2. We introduce a notion called entropic independence that is an entropic analog of spectral notions of high-dimensional expansion. Informally, entropic independence of a background distribution $\mu$ on $k$-sized subsets of a ground set of elements says that for any (possibly randomly chosen) set $S$, the relative entropy of a single element of $S$ drawn uniformly at random carries at most $O(1/k)$ fraction of the relative entropy of $S$. Entropic independence is the analog of the notion of spectral independence, if one replaces variance by entropy. We use entropic independence to derive tight mixing time bounds, overcoming the lossy nature of spectral analysis of Markov chains on exponential-sized state spaces. In our main technical result, we show a general way of deriving entropy contraction, a.k.a. modified log-Sobolev inequalities, for down-up random walks from spectral notions. We show that spectral independence of a distribution under arbitrary external fields automatically implies entropic independence. We furthermore extend our theory to the case where spectral independence does not hold under arbitrary external fields. To do this, we introduce a framework for obtaining tight mixing time bounds for Markov chains based on what we call restricted modified log-Sobolev inequalities, which guarantee entropy contraction not for all distributions, but for those in a sufficiently large neighborhood of the stationary distribution. To derive our results, we relate entropic independence to properties of polynomials: $\mu$ is entropically independent exactly when a transformed version of the generating polynomial of $\mu$ is upper bounded by its linear tangent; this property is implied by concavity of the said transformation, which was shown by prior work to be locally equivalent to spectral independence. We apply our results to obtain (1) tight modified log-Sobolev inequalities and mixing times for multi-step down-up walks on fractionally log-concave distributions, (2) the tight mixing time of $O(n\log n)$ for Glauber dynamics on Ising models whose interaction matrix has eigenspectrum lying within an interval of length smaller than $1$, improving upon the prior quadratic dependence on $n$, and (3) nearly-linear time $\widetilde O_{\delta}(n)$ samplers for the hardcore and Ising models on $n$-node graphs that have $\delta$-relative gap to the tree-uniqueness threshold. In the last application, our bound on the running time does not depend on the maximum degree $\Delta$ of the graph, and is therefore optimal even for high-degree graphs, and in fact, is sublinear in the size of the graph for high-degree graphs.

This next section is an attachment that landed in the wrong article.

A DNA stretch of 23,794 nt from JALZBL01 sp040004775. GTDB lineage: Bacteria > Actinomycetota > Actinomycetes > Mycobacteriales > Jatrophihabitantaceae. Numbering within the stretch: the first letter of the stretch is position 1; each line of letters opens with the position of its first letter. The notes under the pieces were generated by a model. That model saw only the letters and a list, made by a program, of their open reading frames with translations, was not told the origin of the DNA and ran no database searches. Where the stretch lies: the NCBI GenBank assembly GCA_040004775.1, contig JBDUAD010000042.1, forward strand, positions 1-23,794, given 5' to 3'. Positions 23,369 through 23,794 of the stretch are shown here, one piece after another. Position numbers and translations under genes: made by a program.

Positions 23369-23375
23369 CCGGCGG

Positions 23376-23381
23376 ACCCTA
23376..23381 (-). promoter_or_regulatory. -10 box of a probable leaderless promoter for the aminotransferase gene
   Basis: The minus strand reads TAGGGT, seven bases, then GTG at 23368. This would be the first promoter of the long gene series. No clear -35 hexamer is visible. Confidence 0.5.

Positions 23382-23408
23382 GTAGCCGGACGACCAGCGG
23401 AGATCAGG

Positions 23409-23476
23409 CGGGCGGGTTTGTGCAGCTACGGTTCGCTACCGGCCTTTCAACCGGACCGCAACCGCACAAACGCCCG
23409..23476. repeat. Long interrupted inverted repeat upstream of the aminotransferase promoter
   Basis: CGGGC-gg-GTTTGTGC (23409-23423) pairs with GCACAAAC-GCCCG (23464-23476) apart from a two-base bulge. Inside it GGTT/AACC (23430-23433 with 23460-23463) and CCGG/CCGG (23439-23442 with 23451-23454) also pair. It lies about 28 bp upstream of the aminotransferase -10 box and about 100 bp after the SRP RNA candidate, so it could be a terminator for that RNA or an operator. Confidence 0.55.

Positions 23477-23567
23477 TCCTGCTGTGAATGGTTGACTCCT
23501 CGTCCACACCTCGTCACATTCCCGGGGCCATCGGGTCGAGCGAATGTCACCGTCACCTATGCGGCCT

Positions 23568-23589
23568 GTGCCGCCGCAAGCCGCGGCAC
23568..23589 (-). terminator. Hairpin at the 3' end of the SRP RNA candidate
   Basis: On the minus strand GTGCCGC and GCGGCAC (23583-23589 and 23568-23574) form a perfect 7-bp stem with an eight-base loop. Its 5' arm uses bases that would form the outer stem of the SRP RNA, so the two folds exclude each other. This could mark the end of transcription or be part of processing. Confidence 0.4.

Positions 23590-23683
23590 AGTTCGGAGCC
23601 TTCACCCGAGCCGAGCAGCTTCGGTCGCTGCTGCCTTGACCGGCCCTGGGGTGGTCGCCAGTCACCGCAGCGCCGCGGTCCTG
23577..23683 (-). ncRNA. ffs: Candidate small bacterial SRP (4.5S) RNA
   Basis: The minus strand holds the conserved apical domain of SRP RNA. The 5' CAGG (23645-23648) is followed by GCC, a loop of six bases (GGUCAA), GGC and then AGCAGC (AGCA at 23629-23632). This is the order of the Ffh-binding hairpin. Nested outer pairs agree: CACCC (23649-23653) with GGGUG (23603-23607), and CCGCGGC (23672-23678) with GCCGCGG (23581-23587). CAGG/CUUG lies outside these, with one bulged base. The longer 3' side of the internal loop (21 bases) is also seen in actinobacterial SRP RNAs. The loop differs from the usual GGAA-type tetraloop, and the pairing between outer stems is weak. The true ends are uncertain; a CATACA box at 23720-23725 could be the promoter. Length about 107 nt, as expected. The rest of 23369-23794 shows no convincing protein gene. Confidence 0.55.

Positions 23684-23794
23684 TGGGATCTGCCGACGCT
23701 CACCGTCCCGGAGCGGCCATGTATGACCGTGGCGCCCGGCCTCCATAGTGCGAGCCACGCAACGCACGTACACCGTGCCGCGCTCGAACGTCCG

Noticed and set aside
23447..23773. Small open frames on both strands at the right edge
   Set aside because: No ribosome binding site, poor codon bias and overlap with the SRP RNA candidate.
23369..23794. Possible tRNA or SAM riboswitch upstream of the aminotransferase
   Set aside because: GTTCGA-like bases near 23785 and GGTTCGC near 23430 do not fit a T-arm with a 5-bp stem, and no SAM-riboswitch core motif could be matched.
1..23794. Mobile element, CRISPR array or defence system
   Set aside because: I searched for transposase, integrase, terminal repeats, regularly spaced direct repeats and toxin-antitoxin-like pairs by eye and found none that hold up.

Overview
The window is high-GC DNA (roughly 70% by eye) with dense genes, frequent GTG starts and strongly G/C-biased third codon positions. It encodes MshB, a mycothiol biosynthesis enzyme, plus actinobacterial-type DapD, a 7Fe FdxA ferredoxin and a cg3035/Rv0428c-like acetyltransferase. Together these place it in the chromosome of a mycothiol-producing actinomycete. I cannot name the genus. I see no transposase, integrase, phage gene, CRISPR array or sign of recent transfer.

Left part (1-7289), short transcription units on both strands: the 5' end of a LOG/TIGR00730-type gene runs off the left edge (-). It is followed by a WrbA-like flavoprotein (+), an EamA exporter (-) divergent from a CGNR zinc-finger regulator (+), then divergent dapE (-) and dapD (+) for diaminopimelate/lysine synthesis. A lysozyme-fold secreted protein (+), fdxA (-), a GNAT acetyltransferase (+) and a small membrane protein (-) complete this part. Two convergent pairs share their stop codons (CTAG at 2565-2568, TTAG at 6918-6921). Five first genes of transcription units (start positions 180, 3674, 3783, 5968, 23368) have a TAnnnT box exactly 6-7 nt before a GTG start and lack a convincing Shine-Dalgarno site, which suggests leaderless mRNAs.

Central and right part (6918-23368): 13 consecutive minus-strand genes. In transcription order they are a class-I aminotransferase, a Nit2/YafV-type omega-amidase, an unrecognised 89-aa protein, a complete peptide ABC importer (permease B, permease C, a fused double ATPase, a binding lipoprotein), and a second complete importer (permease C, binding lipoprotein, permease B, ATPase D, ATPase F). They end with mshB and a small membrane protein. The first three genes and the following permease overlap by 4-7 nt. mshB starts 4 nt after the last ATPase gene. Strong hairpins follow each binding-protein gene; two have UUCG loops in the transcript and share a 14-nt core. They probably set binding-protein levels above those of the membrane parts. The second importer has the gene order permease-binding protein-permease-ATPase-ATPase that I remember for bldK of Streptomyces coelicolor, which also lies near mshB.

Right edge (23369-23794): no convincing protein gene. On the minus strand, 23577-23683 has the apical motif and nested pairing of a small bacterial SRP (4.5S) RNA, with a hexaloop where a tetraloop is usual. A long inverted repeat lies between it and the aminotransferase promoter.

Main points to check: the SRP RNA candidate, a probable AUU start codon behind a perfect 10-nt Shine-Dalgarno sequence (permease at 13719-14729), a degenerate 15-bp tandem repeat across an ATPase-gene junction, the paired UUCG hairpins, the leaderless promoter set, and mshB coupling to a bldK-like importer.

more » « less